President Trump just had his worst terrible-no-good-very-bad week. That’s saying a lot, because he has had so many terrible-no-good-very-bad weeks since becoming president that one could easily wonder: how it could get worse? 

It just did. 

By naming Genenal John Kelly as his new Chief of Staff, Trump is admitting he needed to make a drastic change.  But not even Kelly can erase this week's numerous debacles. And he certainly cannot change Trump's nature which is at the root of all his troubles.

What marks this week as particularly pernicious for the administration is the ominous danger sign for this president in his loss of support among Republican members of Congress — in both the House and Senate. Could this mark the beginning of the end?


The abandonment of Trump became clear though a series of political missteps and gross miscalculations that began with Trump’s mean, bare-knuckled, treatment of Attorney General Jeff SessionsJefferson (Jeff) Beauregard SessionsSessions hits back at Trump days ahead of Alabama Senate runoff Senate outlook slides for GOP Supreme Court blocks order that relaxed voting restrictions in Alabama MORE. In a series of tweets, Trump insulted him; he called him “weak” and “beleaguered;” and he seemed determined to push Sessions to resign. 


We know Trump is upset that Sessions recused himself from the Russia probe. But to go to these lengths to verbally abuse him simply because he followed the law betrays Trump’s own sense of guilt and frustration that Sessions could not shut down any Russia-related investigations. The president is particularly incensed that Sessions’ recusal may have led to Mueller’s appointment as White House special counsel.

Republicans are none too pleased Trump is going after his own AG who also happens to be their long-time former colleague in the Senate — and the reason Trump was given conservative bonafides during his run for president. Sessions vouched for him. And conservatives came to support him because of it.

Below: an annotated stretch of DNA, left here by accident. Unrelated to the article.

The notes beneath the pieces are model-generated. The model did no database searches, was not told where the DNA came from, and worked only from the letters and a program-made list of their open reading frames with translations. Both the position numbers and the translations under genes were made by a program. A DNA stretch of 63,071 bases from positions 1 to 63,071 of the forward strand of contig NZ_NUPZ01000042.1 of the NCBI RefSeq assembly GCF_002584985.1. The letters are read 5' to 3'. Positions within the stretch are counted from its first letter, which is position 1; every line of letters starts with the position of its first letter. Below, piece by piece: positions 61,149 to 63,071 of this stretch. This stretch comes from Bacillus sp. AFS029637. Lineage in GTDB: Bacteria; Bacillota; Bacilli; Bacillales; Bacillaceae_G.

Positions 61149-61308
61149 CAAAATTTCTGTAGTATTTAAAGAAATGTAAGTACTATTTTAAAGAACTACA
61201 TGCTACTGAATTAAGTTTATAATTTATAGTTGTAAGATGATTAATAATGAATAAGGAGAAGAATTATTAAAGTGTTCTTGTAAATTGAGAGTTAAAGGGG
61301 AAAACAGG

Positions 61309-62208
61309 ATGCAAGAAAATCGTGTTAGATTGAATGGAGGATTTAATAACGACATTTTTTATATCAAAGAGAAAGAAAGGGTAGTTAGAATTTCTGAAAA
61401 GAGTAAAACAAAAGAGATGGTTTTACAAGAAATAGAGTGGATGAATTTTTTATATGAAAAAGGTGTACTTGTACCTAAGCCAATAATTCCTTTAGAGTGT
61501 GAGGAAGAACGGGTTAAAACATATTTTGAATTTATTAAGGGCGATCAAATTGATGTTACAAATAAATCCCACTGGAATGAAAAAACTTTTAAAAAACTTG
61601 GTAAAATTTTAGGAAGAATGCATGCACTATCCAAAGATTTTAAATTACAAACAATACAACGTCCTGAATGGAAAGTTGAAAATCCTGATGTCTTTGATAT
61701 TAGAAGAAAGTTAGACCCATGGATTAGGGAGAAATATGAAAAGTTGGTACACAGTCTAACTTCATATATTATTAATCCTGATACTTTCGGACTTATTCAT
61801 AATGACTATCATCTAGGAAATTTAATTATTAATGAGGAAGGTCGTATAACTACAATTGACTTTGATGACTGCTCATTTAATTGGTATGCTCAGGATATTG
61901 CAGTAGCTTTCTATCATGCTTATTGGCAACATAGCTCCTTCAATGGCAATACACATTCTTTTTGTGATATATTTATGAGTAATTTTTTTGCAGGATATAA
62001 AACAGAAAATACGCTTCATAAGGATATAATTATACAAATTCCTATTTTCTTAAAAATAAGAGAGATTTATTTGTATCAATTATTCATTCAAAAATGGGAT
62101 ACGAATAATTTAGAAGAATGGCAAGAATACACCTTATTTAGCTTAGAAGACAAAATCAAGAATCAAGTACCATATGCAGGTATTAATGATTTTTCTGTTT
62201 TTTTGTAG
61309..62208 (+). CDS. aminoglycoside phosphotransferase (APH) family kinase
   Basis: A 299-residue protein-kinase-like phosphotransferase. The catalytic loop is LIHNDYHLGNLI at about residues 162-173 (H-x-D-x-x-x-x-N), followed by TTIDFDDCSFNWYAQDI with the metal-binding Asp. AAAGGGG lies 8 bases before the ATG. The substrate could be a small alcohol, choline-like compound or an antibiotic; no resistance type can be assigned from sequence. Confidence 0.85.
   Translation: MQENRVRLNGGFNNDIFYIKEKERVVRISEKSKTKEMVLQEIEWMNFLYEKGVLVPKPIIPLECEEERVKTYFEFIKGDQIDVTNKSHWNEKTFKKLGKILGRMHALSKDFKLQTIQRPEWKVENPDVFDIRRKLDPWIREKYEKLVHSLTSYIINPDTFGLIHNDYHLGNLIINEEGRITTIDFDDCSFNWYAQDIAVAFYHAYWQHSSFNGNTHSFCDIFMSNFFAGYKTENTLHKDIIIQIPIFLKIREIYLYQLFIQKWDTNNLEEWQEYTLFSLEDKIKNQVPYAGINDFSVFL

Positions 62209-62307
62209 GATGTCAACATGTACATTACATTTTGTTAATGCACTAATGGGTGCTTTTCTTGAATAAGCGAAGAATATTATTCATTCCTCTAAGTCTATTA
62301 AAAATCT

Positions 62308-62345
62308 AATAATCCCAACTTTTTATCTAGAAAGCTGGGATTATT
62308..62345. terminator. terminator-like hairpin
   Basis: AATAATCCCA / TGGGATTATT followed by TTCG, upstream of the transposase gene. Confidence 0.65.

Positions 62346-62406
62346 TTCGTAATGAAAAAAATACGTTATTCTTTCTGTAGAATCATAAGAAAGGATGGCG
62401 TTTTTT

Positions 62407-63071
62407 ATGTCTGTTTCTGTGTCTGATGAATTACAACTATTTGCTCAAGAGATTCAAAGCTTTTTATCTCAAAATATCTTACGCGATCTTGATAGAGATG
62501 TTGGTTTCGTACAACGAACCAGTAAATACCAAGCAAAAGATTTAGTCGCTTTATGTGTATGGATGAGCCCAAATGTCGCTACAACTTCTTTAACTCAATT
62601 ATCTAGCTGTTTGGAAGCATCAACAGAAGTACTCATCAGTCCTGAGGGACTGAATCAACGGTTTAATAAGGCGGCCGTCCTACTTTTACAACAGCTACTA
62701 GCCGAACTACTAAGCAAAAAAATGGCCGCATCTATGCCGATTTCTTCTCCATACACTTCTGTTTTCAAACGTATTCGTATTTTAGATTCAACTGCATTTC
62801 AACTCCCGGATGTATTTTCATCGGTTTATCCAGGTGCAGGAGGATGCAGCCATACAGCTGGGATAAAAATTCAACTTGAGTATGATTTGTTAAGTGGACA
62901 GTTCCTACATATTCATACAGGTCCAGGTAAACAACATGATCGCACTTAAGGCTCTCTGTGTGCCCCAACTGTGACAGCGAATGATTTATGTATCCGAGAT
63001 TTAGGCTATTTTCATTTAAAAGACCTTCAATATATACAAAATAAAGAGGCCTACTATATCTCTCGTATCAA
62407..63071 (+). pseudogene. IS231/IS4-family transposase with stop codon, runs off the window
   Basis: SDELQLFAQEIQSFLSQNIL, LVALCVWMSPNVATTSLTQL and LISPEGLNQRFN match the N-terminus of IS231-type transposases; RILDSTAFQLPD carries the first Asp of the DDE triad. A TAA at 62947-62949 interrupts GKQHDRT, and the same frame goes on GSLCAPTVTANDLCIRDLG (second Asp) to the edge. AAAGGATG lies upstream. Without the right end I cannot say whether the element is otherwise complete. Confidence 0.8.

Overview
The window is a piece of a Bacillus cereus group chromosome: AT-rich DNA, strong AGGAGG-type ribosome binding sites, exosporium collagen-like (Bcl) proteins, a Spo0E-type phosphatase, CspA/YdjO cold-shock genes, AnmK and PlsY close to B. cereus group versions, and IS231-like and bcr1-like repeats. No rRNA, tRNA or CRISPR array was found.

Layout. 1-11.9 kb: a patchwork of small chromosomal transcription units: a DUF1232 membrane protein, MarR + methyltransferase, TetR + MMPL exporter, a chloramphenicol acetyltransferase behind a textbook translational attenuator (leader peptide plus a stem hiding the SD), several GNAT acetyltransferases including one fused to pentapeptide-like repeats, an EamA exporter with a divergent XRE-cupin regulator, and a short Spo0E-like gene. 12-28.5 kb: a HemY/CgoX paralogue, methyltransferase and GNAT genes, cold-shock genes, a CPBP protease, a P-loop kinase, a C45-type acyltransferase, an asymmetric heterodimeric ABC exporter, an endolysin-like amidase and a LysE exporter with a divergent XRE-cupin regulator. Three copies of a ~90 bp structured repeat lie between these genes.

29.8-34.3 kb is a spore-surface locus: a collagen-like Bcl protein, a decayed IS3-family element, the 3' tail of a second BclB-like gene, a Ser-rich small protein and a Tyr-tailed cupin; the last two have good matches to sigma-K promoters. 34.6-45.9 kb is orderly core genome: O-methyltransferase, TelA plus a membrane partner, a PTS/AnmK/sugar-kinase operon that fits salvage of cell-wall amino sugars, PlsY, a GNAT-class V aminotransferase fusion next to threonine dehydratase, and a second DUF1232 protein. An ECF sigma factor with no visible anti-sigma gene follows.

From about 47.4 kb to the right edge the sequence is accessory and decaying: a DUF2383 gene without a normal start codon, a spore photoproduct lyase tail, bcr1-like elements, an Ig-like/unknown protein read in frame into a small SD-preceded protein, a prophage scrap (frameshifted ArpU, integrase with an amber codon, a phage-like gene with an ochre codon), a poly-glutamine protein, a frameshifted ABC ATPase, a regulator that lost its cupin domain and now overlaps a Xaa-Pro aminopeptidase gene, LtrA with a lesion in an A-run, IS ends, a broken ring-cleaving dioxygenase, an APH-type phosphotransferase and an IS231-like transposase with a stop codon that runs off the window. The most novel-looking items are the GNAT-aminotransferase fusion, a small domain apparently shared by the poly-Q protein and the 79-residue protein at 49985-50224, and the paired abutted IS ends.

The second misstep came as he gave a fiery, red-meat, profanity laced and completely inappropriate speech before tens of thousands of Boy Scouts. It was not only hyper-political — (even after he said, “Who the hell wants to talk about politics in front of the Boy Scouts?”) — but it was also a grossly inarticulate, rambling, steam of consciousness about things these poor scouts had no clue about or interest in. 

It was so bad that an official with the Boy Scouts felt compelled to issue an apology to the scouting community for the political rhetoric of Trump’s speech. 

Then came the mystifyingly out-of-left-field series of tweets declaring that the military would no longer accept transgender troops. Trump changed national, military policy on Twitter, without giving his military generals a heads up

The dam broke. The barrage of criticism from Republicans — from conservative Ruby Red states no less — was a deafening and beautiful sound to those who have fought for LGBT rights for so long. As hurtful, outrageous and bigoted as Trump’s tweets were, it actually demonstrated in real time just how much our country has moved in the progressive and humane direction of viewing transgender Americans as human beings. Ironically, Trump used to brag about how he would protect LGBT Americans. How empty those words became this week.

Add to this brew the Russia sanctions bill that passed overwhelmingly in the House and Senate, which the White House may only begrudgingly support because they know a Trump veto would be easily overridden. Add to that, warnings from Republicans to Trump to not even dare try to fire either Sessions or Mueller. Then there is the weird, unhinged, vulgar tirade coming from new White House Communications Director Anthony Scaramucci, insulting (now former) White House Chief of Staff Reince Preibus and threatening any staffer involved in leaks.